How to Manage Elixir versions on Mac or Linux — Part 2 of Getting Started with Elixir

⚠️ This is the second article in a 2-part series
→️ Click here if you missed Part 1 :)

Elixir is a wonderful language. Expressive, productive, scalable, fault-tolerant… it’s pretty darn cool. But how do we manage projects which use different versions?

Enter asdf.

🤔 What have we done so far?

In part 1, we got quite a lot done:

  1. Installed asdf version manager
  2. Installed the Erlang & Elixir plugins for asdf:
  3. Installed Erlang 19.3 and Elixir 1.3.4 using asdf
  4. Set asdf to use Erlang 19.3 and Elixir 1.3.4 globally (using the global keyword)
  5. Created a new project using Elixir 1.3.4
  6. Told asdf to always use Elixir 1.3.4 and Erlang 19.3 for our new project (using the local keyword)

🚀 What’s next?

This final chapter is going to be pretty straightforward:

  1. Install Erlang 21.1 and Elixir 1.7.4 (the latest versions at the time of writing)
  2. Tell asdf to use the new versions of Erlang & Elixir globally

🆕 1. Installing Erlang 21.1 and Elixir 1.7.4

We want to install the latest version of Elixir. Right now (4 Jan 2019), the latest version of Elixir is 1.7.4, so that’s what we’ll use.

Wait, what version of Erlang do we need for Elixir 1.7.4?
A table of Erlang & Elixir version compatibilities, as of 4 Jan 2019

According to the table above (found on this page), Elixir 1.7 requires Erlang versions 19 to 21. So we’ll first install Erlang 21.1. Then when that’s done, we’ll install Elixir 1.7.4.

  1. Open up Terminal
  2. Install Erlang 21.1:
asdf install erlang 21.1

This will take a while because asdf needs to download and build Erlang from scratch. Don’t worry if you’re waiting 5 or 10 minutes. It’ll get there in the end. ⏳

3. Install Elixir 1.7.4:

asdf install elixir 1.7.4
Okay, Erlang and Elixir are both installed. We should be done now, right?

Not yet, but we’re close!

🌏 2. Telling asdf to use our new versions of Erlang & Elixir globally

To finish things off, we need to tell asdf to use our new versions of Erlang & Elixir globally:

asdf global erlang 21.1
asdf global elixir 1.7.4
What have we just done there?

We’ve told asdf to use Erlang 21.1 and Elixir 1.7.4 any time we run an Erlang or Elixir command if the folder doesn’t have a .tool-versions file to specify which version to use.

So effectively, we’re now using Erlang 21.1 and Elixir 1.7.4 by default.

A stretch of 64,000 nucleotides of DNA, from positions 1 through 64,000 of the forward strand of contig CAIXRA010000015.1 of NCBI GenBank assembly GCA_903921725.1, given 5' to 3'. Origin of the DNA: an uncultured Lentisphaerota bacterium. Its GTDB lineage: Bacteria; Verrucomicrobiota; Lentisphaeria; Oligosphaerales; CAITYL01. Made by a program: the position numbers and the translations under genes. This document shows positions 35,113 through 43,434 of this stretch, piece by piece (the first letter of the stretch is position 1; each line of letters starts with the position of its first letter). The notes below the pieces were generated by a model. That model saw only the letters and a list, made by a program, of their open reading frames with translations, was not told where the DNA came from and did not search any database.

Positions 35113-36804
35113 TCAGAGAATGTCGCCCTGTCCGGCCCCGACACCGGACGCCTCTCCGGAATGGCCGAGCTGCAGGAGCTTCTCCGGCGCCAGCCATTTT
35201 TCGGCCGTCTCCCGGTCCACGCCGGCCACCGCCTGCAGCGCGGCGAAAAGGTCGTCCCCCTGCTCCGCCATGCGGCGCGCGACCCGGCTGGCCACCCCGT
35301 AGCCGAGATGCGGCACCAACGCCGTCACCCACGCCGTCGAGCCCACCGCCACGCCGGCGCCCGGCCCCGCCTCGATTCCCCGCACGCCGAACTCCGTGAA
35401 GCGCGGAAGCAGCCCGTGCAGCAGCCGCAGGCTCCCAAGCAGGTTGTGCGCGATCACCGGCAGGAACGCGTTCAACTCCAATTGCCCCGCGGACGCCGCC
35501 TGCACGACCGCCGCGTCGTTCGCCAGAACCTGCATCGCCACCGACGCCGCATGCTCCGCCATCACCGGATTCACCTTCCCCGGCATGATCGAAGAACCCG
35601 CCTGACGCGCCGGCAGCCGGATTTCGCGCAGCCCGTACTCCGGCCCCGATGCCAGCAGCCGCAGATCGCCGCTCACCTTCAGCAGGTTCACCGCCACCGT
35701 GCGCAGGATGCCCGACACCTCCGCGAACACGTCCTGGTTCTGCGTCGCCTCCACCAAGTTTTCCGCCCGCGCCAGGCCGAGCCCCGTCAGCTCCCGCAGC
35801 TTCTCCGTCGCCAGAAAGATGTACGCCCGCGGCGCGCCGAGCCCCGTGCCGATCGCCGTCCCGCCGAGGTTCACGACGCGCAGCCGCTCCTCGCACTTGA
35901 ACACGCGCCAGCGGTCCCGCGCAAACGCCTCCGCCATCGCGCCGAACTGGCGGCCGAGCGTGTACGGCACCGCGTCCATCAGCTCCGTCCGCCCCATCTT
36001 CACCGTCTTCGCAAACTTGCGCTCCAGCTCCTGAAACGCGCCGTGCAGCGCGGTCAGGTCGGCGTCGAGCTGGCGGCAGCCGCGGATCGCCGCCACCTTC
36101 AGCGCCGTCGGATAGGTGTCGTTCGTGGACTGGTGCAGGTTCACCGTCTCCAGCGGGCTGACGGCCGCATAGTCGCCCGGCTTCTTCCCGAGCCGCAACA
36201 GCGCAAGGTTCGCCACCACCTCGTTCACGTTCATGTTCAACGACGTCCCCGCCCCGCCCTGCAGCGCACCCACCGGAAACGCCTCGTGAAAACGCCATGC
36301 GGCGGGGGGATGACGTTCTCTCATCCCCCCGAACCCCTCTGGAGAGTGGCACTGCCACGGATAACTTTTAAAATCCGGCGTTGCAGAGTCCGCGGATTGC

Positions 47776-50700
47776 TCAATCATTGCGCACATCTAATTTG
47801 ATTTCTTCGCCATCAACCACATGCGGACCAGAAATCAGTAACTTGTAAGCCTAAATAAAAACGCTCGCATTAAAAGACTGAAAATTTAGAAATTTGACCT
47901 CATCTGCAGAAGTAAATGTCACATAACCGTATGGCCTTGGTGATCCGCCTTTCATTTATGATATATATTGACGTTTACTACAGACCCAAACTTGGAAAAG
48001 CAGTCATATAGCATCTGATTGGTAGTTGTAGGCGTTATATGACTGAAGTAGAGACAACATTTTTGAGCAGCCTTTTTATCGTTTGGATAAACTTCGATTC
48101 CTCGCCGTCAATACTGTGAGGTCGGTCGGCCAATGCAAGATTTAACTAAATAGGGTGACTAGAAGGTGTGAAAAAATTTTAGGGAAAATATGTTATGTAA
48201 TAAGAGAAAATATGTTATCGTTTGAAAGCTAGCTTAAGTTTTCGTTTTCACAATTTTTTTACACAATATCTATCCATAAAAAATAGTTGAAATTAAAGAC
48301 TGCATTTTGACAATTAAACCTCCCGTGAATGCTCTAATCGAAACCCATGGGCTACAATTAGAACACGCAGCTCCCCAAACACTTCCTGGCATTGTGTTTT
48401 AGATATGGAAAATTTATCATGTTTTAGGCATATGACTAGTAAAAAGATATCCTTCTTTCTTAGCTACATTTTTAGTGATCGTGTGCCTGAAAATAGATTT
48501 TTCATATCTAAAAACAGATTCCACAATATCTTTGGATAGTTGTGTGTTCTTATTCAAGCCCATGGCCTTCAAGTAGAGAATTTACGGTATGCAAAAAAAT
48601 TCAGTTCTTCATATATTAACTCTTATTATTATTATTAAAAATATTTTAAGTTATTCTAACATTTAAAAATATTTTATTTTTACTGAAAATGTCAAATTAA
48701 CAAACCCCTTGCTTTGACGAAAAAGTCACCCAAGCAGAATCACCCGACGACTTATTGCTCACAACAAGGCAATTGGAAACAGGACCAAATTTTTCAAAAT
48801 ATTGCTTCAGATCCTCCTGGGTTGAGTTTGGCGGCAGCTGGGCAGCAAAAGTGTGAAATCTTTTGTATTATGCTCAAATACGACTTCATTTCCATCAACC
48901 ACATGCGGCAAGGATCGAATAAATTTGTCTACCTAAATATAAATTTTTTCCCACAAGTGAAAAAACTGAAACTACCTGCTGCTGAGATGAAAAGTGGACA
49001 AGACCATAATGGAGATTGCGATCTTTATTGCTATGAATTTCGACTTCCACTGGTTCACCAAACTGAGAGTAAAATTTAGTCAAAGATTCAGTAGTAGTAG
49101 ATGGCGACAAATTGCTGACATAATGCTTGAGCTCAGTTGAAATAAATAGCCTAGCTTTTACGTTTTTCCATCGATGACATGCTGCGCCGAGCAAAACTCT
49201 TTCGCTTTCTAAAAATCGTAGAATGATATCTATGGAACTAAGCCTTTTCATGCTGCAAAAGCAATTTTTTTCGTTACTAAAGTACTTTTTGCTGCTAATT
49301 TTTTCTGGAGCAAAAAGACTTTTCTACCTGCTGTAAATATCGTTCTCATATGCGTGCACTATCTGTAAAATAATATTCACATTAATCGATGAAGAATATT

Now we have just one thing left to do: test it!

  1. Move back to our user directory (because our command might use the wrong version if we’re in a project containing a .tool-versions file):
cd ~

2. Check your Elixir version:

elixir -v

Hopefully you’ll see get an output similar to this:

Erlang/OTP 21 [erts-10.1] [source] [64-bit] [smp:8:8] [ds:8:8:10] [async-threads:1] [hipe]
Elixir 1.7.4 (compiled with Erlang/OTP 21)

Perfect! You’re now ready to go with Elixir and Erlang.

How to set a global language version… and a reminder to make sure you’re not inside your project folder when you run `elixir -v` :)

📜 Summary / Cheat sheet

Fantastic. We’re now in a fantastic position to take on any project (no matter what version of Elixir it requires!) and start pushing out code.

Here’s a handy cheat sheet of the commands we’ve been using throughout parts 1 and 2:

# install elixir plugin for asdf
asdf plugin-add elixir

# install elixir 1.7.4 using asdf
asdf install elixir 1.7.4

# tell asdf to use elixir 1.7.4 globally
asdf global elixir 1.7.4

# tell asdf to use elixir 1.3.4 locally (when we're in the folder for a project)
asdf local elixir 1.3.4

# check what version of Elixir we're using
elixir -v

I’ve only added Elixir commands here because their Erlang counterparts are very similar

Thanks for reading! I hope you’ve found these how-to articles helpful :)

  • Found this article helpful? Claps or comments are always appreciated :)
  • Got stuck? Leave a comment; I’ll do my best to help!
  • Have an idea on how this article could be improved? Please let me know in a comment! I’m a big fan of constructive feedback :)